Heavily auto-tuned, Houston’s Travis Scott may seem just another robot-voiced rapper stretching his limited vocal range into a kind of soul music for the singularity: a casualty of modern pop existing in a focused grouped box that’s within a box and produced in a factory. 

“It sounds like aiming when you’re shooting a basketball. It’s not gonna work,” Zach Lupetin of L.A. roots, soul and Americana act Dustbowl Revival tells me over the phone. I’m talking to him about fighting perfectionism while in the studio.

Veronica Cruz, vocalist and guitarist with Long Beach punk act Rats in the Louvre, says her band takes its name from an article she read about rats plaguing the art museum in Paris. “A lot of tourists were spotting them while eating lunch in the garden,” Cruz explains. “I thought it was funny and ironic. Sort of like low-class culture invading the high class.” 

San Francisco’s dark country and blues-rockers Dead Country Gentlemen has played the Eugene area only once before. Guitarist and vocalist Cameron Ray says last time through, his band stayed with some friends around Pleasant Hill. “It was the highlight of my trip,” Ray recalls.

The academy and the arts don’t always mix well. Entombing arts in the ivory tower can lead to insularity, esotericism and disregard of popular appeal. But at its best, the academy can enrich the arts with its depth of knowledge, benefiting audiences with previously undiscovered repertoire and styles of interpretation.

Kikagaku Moyo, a Japanese psych-rock band, is returning to Eugene to promote their new release. It’s called Stone Garden EP. It’s out now and it was recorded in Prague.

Imagine the burgeoning ’90s-era Pacific Northwest indie rock scene as a classroom. Then imagine former Cottage Grove resident Isaac Brock of Modest Mouse as the hyperactive, erratic yet undeniably brilliant kid at the back of that classroom — the kid who, despite expectations, goes ahead and produces an indie rock masterpiece.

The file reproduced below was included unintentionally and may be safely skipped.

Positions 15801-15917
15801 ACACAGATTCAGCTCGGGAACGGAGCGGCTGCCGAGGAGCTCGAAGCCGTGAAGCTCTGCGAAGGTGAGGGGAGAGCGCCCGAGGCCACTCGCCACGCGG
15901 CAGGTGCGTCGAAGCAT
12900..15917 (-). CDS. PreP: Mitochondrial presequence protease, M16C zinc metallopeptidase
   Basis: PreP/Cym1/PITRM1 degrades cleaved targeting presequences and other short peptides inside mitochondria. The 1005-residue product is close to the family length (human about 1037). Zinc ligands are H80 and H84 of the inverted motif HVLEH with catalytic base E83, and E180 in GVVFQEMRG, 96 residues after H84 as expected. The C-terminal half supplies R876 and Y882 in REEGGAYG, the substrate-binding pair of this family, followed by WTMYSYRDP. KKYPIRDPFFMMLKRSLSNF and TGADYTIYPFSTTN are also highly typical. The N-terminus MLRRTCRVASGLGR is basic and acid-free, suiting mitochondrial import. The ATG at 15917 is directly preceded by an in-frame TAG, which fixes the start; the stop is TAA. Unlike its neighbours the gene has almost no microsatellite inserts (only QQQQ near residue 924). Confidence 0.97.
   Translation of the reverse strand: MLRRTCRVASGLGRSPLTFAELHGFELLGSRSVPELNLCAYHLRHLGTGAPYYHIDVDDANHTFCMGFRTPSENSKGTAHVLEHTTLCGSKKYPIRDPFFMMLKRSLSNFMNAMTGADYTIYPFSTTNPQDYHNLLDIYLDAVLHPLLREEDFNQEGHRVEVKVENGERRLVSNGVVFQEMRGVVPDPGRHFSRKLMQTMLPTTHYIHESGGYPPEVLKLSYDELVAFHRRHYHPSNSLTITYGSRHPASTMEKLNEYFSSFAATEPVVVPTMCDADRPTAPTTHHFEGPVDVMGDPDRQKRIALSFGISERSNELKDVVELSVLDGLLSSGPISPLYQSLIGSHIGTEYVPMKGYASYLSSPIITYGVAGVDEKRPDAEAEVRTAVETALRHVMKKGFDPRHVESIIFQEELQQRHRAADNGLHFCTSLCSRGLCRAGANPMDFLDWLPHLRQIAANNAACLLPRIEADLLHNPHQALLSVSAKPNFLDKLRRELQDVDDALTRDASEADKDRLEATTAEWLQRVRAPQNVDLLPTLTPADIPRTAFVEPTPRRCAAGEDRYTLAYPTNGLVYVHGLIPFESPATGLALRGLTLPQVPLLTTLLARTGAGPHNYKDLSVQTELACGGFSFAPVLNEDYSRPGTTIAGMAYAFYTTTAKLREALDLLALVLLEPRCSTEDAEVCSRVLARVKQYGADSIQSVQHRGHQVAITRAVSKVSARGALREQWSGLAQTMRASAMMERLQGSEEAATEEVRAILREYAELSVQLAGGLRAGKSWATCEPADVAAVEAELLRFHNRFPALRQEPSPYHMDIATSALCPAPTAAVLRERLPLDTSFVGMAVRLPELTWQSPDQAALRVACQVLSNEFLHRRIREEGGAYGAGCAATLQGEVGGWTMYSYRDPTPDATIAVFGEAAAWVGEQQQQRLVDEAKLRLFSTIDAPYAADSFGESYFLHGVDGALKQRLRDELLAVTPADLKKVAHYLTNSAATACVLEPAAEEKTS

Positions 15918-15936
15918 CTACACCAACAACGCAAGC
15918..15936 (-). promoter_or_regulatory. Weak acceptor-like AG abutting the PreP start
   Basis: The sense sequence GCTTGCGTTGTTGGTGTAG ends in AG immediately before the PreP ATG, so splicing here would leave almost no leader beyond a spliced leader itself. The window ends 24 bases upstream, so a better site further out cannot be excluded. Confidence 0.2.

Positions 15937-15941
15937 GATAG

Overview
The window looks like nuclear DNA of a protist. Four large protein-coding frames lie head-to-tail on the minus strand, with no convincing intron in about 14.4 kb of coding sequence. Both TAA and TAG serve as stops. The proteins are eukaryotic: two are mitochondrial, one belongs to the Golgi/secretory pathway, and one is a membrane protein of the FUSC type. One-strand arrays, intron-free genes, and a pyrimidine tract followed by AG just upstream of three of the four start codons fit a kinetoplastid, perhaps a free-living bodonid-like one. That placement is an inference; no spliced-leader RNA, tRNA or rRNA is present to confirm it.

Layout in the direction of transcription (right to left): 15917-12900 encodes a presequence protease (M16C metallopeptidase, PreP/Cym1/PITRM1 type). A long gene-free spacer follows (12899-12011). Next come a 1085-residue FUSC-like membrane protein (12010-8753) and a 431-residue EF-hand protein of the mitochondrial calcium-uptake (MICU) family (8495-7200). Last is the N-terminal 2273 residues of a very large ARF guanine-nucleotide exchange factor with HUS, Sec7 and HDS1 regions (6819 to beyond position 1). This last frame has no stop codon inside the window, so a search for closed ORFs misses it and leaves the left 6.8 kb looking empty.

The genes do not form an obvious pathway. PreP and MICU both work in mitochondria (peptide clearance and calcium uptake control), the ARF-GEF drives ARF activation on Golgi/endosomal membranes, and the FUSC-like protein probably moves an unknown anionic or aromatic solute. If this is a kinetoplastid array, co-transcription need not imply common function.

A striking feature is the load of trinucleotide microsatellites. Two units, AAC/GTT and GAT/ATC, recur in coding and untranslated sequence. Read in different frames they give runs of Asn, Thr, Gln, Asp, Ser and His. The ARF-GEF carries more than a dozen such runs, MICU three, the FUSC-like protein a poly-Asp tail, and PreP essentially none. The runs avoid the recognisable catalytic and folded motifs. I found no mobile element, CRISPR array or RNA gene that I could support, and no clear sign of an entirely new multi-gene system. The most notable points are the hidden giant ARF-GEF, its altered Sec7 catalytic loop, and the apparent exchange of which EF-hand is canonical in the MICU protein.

Bohemian musician Worth creates a mash-up of sounds akin to a spin-art kid’s toy: a beautiful mess. Within the course of one album, you’re taken on a ride from the bayou to the strip club, from a lover’s arms to church — all with seemingly no rhyme or reason.

Folk activist-musician Holly Near is a seasoned singer-songwriter whose recipe is impossible to pin down. Her honeylike yet raspy vocals cry out against oppression, while her tender demeanor draws in crowds who crave a church geared towards a soul, not a deity. After 45 years of performing her highly politicized songs, Near has found herself — on stages, in her audience, and in her own personal struggles with and against waves of oppression.

As the standard thunk-ditty of old-time slouches toward relative obscurity in this year of our Lord 2017, solace is sought via groove over hymnal, salty ocean over fiery lake, windswept desert over Paradise garden.

In 18th-century poet William Blake’s invented mythology, the character Urizen embodies conventional reason and law, often depicted as a bearded old man carrying nets or architects’ tools. Blake was fascinated by the tension between enlightenment and humanity’s baser instincts — free love, for example — and through Urizen, the poet seems to present societal dictums as a trap or snare preventing humans from reaching their truest plane of existence.